Jan. 14—In his college days, studying urban planning and design at the University of New Mexico, Steven Herrera Jr. thought that maybe he'd pursue a career as an architect. In a way, he was following in the footsteps of his father, local contractor Steven Herrera. But fate had other plans for the young student, who nurtured a lifelong dream of being in the movies.
"I just didn't see too much creativity in urban planning and design for me, but I learned so much," says the Los Angeles-based actor. "In college, I got scouted by a modeling and commercial agency. They asked if I wanted to read for a Campbell's Soup commercial, just to see how I did. I thought, 'Oh, this is amazing. I get to act.'"
Sitting on a comfortable sofa in the guest house on his father's property in Tesuque, Herrera looks very much the movie star. You'd almost think you were in a spacious Beverly Hills pied-à-terre with breathtaking views, an amber glow from sconces, and pillows of a classic Pendleton design strewn about the couch. Or at a movie star ranch, overlooking the nearby corral. He stays in the house whenever he's in town visiting family, as he did during this interview just before Christmas.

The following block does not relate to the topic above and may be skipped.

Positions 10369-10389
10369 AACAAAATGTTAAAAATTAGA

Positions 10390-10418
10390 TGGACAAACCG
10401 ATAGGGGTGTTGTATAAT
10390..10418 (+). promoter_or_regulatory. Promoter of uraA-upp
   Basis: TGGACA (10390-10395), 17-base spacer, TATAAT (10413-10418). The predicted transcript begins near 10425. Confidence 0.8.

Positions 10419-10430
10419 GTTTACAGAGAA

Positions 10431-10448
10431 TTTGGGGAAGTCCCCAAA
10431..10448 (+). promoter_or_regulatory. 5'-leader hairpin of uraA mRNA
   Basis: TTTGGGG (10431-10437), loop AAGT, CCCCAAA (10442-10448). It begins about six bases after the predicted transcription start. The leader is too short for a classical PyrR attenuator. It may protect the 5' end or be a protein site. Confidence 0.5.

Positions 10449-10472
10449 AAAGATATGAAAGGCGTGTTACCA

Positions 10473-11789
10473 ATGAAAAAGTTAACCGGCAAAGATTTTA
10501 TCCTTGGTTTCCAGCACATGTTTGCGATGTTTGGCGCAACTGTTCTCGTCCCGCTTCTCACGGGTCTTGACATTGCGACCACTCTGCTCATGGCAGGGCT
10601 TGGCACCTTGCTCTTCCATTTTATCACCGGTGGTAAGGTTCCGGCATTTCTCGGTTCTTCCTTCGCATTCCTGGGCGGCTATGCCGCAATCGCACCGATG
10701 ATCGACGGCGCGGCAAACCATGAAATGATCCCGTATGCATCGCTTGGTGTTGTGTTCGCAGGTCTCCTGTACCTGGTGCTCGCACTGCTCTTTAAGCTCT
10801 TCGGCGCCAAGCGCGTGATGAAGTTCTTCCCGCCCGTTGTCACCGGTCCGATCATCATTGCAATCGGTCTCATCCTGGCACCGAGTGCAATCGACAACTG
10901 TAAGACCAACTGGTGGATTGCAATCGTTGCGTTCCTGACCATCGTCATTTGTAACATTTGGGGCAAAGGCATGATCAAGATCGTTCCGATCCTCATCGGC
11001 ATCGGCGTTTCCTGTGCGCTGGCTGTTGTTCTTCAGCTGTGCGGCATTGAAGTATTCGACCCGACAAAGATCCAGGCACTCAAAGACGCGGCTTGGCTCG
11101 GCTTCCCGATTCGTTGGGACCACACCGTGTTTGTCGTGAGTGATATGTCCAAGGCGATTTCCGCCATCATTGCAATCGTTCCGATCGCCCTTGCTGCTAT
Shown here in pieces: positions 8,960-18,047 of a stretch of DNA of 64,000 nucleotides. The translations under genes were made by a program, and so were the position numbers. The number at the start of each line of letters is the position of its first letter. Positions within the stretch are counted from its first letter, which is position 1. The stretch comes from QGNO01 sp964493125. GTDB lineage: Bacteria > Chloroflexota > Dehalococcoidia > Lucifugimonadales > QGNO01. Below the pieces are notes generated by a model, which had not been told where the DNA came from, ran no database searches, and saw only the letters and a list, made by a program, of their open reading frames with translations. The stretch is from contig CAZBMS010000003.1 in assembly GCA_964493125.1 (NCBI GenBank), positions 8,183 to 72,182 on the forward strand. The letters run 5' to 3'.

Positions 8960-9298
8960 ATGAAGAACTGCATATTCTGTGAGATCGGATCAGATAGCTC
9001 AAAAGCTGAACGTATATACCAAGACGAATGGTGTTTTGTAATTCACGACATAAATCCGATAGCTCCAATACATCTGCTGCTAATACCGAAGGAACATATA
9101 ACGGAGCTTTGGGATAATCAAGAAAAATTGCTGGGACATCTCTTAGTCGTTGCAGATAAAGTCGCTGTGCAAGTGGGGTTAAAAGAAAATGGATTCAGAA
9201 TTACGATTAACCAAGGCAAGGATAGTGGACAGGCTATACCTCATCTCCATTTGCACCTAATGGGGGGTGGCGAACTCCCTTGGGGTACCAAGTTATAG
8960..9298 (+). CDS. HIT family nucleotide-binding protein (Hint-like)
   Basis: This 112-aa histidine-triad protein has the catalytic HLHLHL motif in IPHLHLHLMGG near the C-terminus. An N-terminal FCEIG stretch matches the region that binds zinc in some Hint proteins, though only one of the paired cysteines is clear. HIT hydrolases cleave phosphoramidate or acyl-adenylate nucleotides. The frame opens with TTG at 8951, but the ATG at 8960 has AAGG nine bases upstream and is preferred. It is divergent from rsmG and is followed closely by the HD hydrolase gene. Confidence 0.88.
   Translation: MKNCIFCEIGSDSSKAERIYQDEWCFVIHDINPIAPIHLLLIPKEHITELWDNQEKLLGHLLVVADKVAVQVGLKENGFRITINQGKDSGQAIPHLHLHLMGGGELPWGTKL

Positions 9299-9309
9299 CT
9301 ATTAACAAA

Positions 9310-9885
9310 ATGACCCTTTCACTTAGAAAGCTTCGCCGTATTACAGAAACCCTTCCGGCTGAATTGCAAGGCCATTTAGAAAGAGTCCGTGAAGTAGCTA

"I went and read for the commercial and was completely turned off by it," says the 30-year-old actor. "It was so boring."
That was the sum of Herrera's acting experience in college. (He graduated in 2014.) But a break would come. Today, he's a principal actor in Good News, a drama in post-production starring Machine Gun Kelly and has a lead role in Him, a horror film in pre-production. But there was a time when being in the movies was just a fantasy for the New Mexico-born actor who was raised off of Highway 14, not far from Madrid. Compared to Los Angeles, the area was, he says, "the middle of nowhere."